a simple choice can make a big difference

I’m an eco-friendly professional photographer. In my business, I’m constantly surprised at the number of requests I still get for photographic prints. I had originally assumed that – with the easy accessibility of digital cameras and home printers – professional photo printing in large quantities, would be almost obsolete…

Well, I was wrong. Many, many clients (wedding clients in particular) still think they need dozens or even hundreds of printed photos.

So I do my best to give people a bit more information about the importance of making informed choices before getting photo prints made:

  • Storing your photos on your computer (and backing them up on DVD and/or CD) is more cost effective and more ecologically sound than paying for several hundred printed photos you may never even use.
  • If you want to share your pictures, these days it’s so easy to post them online or to email your favourites to your friends and family. This not only saves you time and energy, it also saves you money!

In addition to the financial benefits, the ecological reasons are pretty compelling as well…

  • It’s been known for years that the chemicals it takes to develop and print photos are toxic. As is the process for making the paper to print them on. That paper is chemically treated in a variety of ways and photo-paper is not known for being recyclable or recycled.
  • Film itself is responsible for a large contribution to environmental pollution. Most especially because of the emissions of methylene chloride, which is a solvent used in the making of photographic film. Very, very toxic.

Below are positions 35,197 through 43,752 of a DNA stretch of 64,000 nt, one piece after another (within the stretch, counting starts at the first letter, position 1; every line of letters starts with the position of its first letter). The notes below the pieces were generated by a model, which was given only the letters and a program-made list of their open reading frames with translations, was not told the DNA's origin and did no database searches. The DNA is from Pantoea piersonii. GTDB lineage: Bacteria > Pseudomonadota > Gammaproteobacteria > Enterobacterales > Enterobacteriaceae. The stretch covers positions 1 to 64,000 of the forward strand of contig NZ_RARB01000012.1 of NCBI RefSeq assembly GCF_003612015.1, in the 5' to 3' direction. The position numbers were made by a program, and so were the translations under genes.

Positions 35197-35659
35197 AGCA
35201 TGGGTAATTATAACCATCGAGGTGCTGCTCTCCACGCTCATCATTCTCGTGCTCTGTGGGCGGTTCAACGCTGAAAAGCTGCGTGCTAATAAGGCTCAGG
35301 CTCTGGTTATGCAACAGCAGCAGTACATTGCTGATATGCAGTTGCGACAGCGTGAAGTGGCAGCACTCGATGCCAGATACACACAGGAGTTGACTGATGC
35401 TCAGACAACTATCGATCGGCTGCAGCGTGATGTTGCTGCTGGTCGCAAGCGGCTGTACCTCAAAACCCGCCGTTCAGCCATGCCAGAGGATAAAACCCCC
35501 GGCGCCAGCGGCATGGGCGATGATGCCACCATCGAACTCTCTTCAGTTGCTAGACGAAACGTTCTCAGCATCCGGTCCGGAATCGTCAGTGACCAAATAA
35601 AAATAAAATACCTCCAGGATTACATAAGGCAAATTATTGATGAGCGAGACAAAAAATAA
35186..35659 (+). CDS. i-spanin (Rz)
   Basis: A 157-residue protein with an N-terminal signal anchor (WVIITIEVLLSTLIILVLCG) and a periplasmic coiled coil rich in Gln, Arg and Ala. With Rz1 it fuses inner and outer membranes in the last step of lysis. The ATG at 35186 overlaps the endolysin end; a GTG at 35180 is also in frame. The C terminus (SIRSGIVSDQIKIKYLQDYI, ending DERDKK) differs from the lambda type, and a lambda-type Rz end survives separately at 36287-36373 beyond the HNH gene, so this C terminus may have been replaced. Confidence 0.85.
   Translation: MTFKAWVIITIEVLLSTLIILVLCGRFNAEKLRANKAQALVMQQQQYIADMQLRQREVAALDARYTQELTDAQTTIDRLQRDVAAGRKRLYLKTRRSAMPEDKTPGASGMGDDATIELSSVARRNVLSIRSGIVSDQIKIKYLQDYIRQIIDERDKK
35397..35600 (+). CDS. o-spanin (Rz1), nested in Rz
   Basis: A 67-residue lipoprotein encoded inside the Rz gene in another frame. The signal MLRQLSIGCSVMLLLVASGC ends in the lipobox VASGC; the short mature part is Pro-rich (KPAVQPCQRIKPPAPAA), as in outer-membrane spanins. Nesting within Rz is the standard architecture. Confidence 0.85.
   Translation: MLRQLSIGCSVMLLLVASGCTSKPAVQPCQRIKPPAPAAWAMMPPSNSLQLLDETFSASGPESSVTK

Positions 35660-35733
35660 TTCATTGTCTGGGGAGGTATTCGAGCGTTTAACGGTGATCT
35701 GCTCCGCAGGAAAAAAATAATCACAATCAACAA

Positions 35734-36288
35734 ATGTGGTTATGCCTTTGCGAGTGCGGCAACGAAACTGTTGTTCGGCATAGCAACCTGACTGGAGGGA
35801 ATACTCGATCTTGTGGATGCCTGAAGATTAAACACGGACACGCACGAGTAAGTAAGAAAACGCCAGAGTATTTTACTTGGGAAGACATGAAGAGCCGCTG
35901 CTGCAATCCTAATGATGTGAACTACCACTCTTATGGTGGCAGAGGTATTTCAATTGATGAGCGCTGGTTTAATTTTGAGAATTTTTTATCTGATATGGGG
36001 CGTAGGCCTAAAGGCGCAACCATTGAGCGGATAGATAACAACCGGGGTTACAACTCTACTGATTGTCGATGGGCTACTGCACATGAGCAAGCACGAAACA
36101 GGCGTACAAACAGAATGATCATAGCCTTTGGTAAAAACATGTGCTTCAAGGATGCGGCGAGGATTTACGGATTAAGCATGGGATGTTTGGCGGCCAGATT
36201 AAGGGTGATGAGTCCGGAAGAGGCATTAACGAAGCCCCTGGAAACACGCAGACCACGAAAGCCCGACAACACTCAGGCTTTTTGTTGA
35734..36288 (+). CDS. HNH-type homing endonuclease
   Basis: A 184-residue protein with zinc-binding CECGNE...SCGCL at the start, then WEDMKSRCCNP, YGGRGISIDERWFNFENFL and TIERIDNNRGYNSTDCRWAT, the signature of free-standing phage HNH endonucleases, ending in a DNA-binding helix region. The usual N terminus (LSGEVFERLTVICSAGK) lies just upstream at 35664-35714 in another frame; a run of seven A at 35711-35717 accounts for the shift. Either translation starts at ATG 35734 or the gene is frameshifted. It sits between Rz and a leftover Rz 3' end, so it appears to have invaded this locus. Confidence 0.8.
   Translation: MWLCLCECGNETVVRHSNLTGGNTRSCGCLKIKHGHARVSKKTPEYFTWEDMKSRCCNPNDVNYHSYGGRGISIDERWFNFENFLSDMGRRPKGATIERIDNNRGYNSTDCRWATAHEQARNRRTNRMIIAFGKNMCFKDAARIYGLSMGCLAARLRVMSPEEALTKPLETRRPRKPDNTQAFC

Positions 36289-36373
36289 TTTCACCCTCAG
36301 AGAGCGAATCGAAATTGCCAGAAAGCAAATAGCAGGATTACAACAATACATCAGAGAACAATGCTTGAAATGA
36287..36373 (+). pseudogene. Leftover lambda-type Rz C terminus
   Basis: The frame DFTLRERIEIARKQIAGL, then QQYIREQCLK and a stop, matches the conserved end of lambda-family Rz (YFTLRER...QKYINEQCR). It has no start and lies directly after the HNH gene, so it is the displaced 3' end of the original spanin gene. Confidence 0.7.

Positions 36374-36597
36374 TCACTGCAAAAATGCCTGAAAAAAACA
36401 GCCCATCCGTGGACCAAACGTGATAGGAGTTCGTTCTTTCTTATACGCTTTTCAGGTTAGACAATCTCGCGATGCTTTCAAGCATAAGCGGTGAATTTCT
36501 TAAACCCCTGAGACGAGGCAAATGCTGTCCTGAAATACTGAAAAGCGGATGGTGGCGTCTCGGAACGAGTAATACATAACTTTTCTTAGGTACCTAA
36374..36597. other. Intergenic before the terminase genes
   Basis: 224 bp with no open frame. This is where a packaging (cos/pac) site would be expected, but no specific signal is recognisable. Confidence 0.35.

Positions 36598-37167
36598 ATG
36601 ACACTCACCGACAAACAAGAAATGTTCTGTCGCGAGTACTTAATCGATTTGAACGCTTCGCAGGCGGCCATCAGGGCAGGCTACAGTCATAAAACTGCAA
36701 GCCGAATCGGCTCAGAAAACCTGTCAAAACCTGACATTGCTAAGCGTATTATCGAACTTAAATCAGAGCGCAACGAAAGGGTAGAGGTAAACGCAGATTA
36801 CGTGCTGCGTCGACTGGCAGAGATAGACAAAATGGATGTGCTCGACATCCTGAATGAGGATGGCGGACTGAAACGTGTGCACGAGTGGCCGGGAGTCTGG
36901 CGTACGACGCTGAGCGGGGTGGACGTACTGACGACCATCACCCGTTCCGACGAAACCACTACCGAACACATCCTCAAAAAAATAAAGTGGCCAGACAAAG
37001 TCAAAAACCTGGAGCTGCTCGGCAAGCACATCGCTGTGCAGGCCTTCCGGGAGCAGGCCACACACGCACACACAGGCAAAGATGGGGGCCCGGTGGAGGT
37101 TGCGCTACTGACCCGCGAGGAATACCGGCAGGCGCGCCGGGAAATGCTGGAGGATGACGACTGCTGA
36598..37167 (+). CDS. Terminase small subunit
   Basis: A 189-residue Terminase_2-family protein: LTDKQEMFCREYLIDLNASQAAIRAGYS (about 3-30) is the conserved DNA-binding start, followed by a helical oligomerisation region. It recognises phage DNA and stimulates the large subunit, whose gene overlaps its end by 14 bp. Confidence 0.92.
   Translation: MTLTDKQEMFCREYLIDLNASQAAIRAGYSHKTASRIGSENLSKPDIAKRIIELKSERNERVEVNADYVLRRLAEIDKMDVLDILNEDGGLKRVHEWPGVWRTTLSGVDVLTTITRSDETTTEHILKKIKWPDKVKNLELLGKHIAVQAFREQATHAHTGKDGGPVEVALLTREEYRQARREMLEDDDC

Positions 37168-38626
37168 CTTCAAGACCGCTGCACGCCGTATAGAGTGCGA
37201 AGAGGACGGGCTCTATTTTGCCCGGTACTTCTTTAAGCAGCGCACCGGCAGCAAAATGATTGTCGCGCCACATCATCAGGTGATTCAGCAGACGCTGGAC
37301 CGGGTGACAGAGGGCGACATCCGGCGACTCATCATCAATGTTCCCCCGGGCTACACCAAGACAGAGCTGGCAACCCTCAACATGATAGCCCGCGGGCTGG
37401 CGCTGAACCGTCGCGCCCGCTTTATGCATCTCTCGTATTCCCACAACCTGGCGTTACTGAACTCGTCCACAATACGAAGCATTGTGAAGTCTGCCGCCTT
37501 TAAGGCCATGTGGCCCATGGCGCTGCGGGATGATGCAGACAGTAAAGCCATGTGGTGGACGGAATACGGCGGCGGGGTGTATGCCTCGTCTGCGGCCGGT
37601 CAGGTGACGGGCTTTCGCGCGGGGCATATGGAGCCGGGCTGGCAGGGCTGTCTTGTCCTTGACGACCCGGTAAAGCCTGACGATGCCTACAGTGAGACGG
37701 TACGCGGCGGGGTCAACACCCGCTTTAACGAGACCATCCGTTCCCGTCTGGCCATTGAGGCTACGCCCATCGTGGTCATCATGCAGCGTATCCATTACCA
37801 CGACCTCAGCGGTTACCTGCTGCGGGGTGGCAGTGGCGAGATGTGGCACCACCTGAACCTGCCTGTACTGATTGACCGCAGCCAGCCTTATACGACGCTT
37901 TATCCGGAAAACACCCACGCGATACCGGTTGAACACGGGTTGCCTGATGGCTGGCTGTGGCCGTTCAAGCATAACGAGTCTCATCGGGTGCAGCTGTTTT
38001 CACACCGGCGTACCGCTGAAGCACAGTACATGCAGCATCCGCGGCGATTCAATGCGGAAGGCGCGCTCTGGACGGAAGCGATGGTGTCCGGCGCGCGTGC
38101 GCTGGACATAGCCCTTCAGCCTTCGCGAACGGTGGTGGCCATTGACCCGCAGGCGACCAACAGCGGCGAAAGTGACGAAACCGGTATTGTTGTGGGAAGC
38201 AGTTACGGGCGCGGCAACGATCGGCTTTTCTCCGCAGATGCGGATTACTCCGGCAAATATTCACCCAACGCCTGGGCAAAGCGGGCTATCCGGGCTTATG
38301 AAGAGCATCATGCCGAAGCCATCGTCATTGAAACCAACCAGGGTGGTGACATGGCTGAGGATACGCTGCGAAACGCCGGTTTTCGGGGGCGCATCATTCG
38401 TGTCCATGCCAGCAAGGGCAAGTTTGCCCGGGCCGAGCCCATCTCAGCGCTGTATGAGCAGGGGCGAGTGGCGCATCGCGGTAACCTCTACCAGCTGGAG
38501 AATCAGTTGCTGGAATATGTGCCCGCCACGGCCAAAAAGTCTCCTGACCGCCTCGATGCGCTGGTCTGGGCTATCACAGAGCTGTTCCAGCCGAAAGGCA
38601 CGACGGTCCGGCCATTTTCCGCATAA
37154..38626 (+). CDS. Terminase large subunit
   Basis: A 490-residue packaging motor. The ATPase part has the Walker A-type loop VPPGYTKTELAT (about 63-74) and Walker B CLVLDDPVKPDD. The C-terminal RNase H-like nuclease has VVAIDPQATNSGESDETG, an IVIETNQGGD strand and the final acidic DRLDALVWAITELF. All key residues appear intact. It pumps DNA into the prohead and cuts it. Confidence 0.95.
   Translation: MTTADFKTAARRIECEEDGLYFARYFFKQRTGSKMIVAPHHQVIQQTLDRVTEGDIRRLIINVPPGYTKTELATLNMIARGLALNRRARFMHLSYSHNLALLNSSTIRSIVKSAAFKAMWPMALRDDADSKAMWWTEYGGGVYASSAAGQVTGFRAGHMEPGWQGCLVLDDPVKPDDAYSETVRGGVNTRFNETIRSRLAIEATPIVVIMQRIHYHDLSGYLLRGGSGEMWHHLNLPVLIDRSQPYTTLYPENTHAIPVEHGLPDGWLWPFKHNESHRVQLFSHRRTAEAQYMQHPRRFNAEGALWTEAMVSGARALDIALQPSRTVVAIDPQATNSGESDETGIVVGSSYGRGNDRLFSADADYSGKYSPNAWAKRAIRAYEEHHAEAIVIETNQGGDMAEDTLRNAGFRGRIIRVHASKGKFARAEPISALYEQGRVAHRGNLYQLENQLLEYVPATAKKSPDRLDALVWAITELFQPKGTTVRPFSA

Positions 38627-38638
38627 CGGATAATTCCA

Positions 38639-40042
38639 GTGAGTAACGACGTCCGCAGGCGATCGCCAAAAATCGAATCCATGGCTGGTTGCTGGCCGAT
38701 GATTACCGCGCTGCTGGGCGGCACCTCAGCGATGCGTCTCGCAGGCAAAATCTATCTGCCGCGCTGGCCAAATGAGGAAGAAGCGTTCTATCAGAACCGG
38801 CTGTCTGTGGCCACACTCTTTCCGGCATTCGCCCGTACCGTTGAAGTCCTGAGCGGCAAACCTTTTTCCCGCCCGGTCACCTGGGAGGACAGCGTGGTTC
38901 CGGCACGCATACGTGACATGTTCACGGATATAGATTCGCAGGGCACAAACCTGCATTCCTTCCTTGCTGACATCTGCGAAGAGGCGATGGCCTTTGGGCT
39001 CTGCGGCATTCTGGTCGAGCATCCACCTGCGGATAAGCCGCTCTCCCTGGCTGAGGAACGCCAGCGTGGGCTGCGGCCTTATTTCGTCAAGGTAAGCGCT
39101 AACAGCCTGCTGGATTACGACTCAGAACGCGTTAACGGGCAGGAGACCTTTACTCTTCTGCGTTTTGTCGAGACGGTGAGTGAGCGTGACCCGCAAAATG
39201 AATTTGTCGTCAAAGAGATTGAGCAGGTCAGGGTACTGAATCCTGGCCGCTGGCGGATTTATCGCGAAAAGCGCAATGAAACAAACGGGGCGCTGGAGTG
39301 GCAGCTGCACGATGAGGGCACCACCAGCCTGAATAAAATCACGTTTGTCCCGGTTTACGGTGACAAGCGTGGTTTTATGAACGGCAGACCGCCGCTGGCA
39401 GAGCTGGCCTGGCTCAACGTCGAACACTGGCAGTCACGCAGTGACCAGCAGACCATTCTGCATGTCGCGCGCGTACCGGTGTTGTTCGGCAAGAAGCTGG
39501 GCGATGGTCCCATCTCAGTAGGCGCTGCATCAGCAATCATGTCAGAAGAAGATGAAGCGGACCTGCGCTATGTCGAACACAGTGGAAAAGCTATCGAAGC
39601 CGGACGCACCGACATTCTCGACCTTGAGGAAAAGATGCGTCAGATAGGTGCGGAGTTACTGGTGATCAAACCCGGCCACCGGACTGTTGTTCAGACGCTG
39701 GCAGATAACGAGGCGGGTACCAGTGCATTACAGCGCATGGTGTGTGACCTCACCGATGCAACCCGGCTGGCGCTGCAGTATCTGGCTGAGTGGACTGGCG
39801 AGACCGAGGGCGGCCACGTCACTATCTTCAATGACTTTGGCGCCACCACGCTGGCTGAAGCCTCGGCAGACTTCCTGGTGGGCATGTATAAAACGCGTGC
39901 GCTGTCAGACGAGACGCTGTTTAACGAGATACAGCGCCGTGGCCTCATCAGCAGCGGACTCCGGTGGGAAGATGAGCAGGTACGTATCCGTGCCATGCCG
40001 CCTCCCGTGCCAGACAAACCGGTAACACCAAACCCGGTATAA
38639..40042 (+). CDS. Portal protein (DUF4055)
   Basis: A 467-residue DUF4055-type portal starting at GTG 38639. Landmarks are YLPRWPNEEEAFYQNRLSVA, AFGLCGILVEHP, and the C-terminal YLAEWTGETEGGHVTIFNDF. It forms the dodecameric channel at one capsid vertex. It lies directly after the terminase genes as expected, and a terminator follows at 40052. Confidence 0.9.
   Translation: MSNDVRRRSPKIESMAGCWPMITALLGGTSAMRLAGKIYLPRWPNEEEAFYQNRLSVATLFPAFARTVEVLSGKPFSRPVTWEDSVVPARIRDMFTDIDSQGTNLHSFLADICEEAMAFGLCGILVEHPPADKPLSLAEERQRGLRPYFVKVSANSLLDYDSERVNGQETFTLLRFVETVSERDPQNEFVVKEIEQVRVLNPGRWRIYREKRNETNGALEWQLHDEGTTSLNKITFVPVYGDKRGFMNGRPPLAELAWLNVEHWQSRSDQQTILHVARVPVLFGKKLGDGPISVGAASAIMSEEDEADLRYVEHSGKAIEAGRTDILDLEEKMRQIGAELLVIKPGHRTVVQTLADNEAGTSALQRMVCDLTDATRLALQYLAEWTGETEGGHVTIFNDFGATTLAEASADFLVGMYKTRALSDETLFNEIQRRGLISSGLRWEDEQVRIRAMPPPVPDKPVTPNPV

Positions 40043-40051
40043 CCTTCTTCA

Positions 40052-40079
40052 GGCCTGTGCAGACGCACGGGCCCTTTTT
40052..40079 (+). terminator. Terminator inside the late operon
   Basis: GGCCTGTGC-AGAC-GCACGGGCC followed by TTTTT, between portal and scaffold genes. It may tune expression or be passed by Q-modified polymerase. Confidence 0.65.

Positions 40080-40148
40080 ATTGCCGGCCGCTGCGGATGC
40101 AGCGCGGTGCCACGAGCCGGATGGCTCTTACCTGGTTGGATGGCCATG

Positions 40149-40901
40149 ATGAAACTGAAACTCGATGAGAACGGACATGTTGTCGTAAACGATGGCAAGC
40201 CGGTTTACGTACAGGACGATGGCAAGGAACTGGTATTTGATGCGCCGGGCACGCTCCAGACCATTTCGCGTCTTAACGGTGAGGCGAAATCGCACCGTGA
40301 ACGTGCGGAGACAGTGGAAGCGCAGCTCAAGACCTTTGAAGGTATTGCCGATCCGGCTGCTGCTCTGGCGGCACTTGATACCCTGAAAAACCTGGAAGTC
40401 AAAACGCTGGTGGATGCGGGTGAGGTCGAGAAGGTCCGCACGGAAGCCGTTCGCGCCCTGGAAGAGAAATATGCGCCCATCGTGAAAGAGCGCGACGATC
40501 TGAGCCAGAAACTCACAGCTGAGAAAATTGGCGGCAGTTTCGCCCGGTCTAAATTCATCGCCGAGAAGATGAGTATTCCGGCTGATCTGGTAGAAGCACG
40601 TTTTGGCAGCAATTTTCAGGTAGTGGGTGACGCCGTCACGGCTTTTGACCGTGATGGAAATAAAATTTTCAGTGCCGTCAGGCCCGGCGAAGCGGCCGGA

• Then there’s the processing. For every roll of 24 film prints, at least 4 ounces of chemicals get poured down the drain during the processing. Down the drain means in our water systems and leaching out into the soil.
  • Silver is also used in the processing of film. As a matter of fact, around 40% of all the silver consumed in North America has been used to make photographic materials. Silver is discharged from film processors, such as photo labs and hospital x-ray units, in the form of sewer sludge. Silver ions can be more toxic to water organisms than mercury.
  • Now all this doesn’t mean you shouldn’t get any prints made at all. Of course you’ll want to have a few pictures printed for framing, but when you receive your photos in digital format, all you need to do is choose just a few shots to be professionally printed, instead of dozens. Or you can even do your own printing at home.
  • Another really great thing about having your images in digital format is that they’ll last forever. Film images will deteriorate over the years. However, your digital images can be safely archived indefinitely without ever losing quality.

So does such a simple choice really make a difference? Yes. More than you might think…

Recently,the Stockholm Water Authority in Sweden noted that the rise of digital photography was a major reason why silver pollution had diminished by half in the city’s sewers in just five years.

Proof that making educated decisions even about something as basic as your photos, really does have a positive effect on the environment!

More information and examples of ‘green photography’ can be found on my website:  Tamea Burd Photography

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